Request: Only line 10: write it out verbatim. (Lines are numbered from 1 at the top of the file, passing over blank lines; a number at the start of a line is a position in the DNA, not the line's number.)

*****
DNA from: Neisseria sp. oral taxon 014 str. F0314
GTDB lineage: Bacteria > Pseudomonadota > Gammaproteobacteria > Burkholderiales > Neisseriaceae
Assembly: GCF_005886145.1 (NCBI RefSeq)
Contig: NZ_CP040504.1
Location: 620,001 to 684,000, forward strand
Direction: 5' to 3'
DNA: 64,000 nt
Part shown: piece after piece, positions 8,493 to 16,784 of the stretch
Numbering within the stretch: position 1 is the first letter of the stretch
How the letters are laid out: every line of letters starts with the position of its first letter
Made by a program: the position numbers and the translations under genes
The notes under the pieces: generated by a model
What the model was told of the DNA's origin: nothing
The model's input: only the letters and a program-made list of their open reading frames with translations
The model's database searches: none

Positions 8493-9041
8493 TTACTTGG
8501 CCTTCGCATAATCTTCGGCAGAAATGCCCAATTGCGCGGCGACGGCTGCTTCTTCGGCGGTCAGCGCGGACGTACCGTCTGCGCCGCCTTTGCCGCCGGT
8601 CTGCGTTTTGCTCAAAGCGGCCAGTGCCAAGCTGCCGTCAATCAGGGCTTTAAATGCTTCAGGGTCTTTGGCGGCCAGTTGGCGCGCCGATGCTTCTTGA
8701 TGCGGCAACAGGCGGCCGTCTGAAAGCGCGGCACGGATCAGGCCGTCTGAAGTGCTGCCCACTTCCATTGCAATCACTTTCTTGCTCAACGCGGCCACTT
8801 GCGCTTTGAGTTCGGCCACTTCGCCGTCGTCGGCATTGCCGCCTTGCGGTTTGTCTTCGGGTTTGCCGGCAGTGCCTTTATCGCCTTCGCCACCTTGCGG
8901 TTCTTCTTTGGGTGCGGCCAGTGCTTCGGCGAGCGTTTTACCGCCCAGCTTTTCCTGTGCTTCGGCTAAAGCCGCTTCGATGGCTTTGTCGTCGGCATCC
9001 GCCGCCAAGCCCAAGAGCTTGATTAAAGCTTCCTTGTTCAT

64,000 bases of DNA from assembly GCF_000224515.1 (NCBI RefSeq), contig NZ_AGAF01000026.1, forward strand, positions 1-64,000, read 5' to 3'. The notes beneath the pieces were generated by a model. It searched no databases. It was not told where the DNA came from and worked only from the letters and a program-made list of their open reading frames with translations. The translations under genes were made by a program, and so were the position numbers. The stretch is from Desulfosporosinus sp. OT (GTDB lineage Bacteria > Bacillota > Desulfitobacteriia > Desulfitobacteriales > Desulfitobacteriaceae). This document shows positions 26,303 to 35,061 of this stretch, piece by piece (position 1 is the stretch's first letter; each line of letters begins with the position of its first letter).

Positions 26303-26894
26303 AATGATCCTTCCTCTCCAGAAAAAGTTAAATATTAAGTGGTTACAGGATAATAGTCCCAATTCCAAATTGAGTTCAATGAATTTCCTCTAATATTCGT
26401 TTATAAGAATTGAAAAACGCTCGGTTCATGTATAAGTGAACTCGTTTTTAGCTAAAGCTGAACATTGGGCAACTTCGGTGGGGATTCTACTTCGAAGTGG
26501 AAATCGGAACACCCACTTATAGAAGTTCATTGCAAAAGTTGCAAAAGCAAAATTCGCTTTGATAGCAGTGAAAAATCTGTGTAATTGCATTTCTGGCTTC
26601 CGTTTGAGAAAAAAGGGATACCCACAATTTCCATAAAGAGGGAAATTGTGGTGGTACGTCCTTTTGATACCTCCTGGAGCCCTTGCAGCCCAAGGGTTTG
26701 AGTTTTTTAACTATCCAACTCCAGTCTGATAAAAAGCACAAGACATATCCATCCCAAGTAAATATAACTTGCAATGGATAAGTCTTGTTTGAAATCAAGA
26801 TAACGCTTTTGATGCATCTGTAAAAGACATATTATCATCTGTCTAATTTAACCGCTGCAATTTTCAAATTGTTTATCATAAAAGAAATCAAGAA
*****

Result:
How the letters are laid out: every line of letters starts with the position of its first letter